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Medvedev Further Reduces Pace of Privatization

Prime Minister Dmitry Medvedev speaking at Thursday's Cabinet meeting.

Prime Minister Dmitry Medvedev on Thursday approved a new schedule for reducing state ownership of companies, which slows down some of the major privatizations.

Medvedev made the move in an attempt to give a new impetus to the government pullout from as many companies as possible — an exercise that stalled amid market turbulence and counteraction from inside the government.

Medvedev made a point of ordering the broadcast of the Cabinet's discussion of the matter on closed-circuit television for reporters to get a better picture of the plans. Under previous Prime Minister Vladimir Putin, the Cabinet almost never went beyond showing footage of introductory speeches.

“We need to take into account the current situation and the possible risks,” Medvedev said in a prepared speech at a Cabinet session, reading from his iPad. “But in any event, it's necessary to move forward, adhering to the pace and deadlines that were stated.”

Every seat around the Cabinet meeting desk now has an iPad 2 installed for ministers to cut down on paper notes. Medvedev, a fan of the latest gadgets and online social networks, ended up looking into two iPads — one of them his personal device — rolling his lips at times as he sidetracked himself to tap and scroll.

The sell-off schedule, approved Thursday, envisions that stakes will change hands through 2013 in big-time companies like Europe's third-largest lender Sberbank, shipper Sovcomflot, diamond miner Alrosa, United Grain Company and high-tech investor Rusnano.

“We really look to some hard evidence that it's really going to happen,” said Peter Westin, chief strategist at brokerage Aton. “There's been a lot of changes, and some changes look like a backtracking.”

First Deputy Prime Minister Igor Shuvalov first announced extensive privatization plans in September 2009, when the government badly needed money to supplement revenues in the throes of the global economic crisis. Since then, the sole major deal has been the sale of some of the state's holdings in the country's second-largest bank VTB.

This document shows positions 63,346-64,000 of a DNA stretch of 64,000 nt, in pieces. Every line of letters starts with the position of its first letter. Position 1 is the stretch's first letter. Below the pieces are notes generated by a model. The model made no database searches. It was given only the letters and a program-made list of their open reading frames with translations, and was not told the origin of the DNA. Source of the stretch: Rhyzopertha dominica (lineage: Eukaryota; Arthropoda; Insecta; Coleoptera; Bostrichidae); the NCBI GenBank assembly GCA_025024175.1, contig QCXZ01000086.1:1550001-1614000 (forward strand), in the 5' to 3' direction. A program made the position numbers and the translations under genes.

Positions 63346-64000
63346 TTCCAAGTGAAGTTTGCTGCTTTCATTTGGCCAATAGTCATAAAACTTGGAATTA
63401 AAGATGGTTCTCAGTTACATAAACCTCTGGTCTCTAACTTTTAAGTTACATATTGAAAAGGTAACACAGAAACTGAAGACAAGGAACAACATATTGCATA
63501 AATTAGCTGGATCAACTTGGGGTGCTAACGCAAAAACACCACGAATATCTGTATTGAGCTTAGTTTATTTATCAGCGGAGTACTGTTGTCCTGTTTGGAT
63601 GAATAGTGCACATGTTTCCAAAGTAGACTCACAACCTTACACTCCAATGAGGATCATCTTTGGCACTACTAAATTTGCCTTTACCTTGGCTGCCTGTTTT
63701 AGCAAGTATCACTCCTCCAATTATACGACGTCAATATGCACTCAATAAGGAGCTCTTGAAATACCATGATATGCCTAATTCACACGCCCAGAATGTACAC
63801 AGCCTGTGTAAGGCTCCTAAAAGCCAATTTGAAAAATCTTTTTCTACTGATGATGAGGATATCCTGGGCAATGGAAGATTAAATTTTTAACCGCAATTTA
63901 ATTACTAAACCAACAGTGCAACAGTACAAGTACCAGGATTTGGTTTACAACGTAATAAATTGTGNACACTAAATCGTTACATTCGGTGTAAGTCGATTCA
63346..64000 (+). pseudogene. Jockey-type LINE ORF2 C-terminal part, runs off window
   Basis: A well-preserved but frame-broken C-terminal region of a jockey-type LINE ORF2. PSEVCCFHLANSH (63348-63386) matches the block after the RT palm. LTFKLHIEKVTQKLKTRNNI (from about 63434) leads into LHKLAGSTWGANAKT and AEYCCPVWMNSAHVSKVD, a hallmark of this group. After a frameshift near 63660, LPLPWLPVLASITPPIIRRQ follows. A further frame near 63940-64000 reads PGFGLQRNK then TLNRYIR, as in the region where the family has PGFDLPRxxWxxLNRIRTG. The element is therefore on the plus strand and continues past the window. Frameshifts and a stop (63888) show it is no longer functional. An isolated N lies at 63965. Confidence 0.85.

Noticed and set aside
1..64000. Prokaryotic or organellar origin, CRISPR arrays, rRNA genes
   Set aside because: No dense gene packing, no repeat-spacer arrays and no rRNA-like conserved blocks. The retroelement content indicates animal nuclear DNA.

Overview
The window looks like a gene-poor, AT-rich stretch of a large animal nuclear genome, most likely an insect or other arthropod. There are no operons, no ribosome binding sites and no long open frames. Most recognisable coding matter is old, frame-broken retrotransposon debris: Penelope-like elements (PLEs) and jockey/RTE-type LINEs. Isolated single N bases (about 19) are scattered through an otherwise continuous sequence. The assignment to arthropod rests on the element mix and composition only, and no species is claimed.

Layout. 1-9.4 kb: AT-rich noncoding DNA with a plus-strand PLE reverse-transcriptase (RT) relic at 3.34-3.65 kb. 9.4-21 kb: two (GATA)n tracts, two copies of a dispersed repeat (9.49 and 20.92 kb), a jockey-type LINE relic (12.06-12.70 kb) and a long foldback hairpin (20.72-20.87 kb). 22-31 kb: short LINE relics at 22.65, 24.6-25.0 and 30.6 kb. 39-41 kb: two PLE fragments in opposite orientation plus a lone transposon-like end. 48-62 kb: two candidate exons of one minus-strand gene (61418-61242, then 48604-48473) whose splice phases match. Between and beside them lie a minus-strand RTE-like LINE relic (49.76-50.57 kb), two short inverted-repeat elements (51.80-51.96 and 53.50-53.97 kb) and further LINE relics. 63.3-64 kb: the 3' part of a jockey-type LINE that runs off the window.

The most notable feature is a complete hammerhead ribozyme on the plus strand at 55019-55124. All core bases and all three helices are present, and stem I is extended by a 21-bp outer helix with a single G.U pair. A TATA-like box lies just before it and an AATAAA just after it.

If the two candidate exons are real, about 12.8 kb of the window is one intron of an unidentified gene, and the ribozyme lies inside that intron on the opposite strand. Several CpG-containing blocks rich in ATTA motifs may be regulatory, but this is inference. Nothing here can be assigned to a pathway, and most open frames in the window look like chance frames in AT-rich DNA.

“We have a lot of plans coming out,” Westin said. “But there seems to be fewer signs of implementation over the last couple of years.”

The Sberbank stake in question measures, as before, 7.58 percent minus one share and costs $4 billion, according to the current valuation of the traded stock. It is by far the biggest stake slated for a sale by the end of 2013.

The government intends to offer 25 percent minus one share in Sovcomflot by the end of 2013, a stake that could bring in at least 25 billion rubles ($780 million), said Economic Development Minister Andrei Belousov. Under the original privatization plan, adopted in November 2010, the government was going to offer the market or an investor 50 percent minus one share of the shipper by that time.

The stake in United Grain Company is 49 percent, and in Rusnano 10 percent. It remained unclear what portion of Alrosa the government was prepared to sell this or next year.

The new schedule delayed further privatization of oil champion Rosneft to some time before 2016. Former Deputy Prime Minister Igor Sechin, now demoted to Rosneft chief, resisted the initial end-of-2013 deadline to sell 25 percent minus one share in the company.

President Putin's decree of last month stipulates that another state company, Rosneftegaz, could step in as an interim investor in the course of privatizing Rosneft and some of the other energy assets.

Thursday's decision allowed the government to wait more, also until 2016, before shedding more of its shares in VTB.

In addition, it said the government has until 2016 to sell all of agriculture-focused lender Rosselkhozbank, 99.9 percent of farm-equipment-leasing company Rosagrolizing and to complete the privatization of Sovcomflot and Alrosa.

Some of the other targets to lose state ownership by then are Sheremetyevo Airport, the Aeroflot airline, electricity generator Inter RAO and renewable energy producer RusHydro.

In the course of the privatizations over these years, the stakes could change hands through public offerings, sale to a strategic investor or, Shuvalov said Thursday, an issue of convertible bonds.

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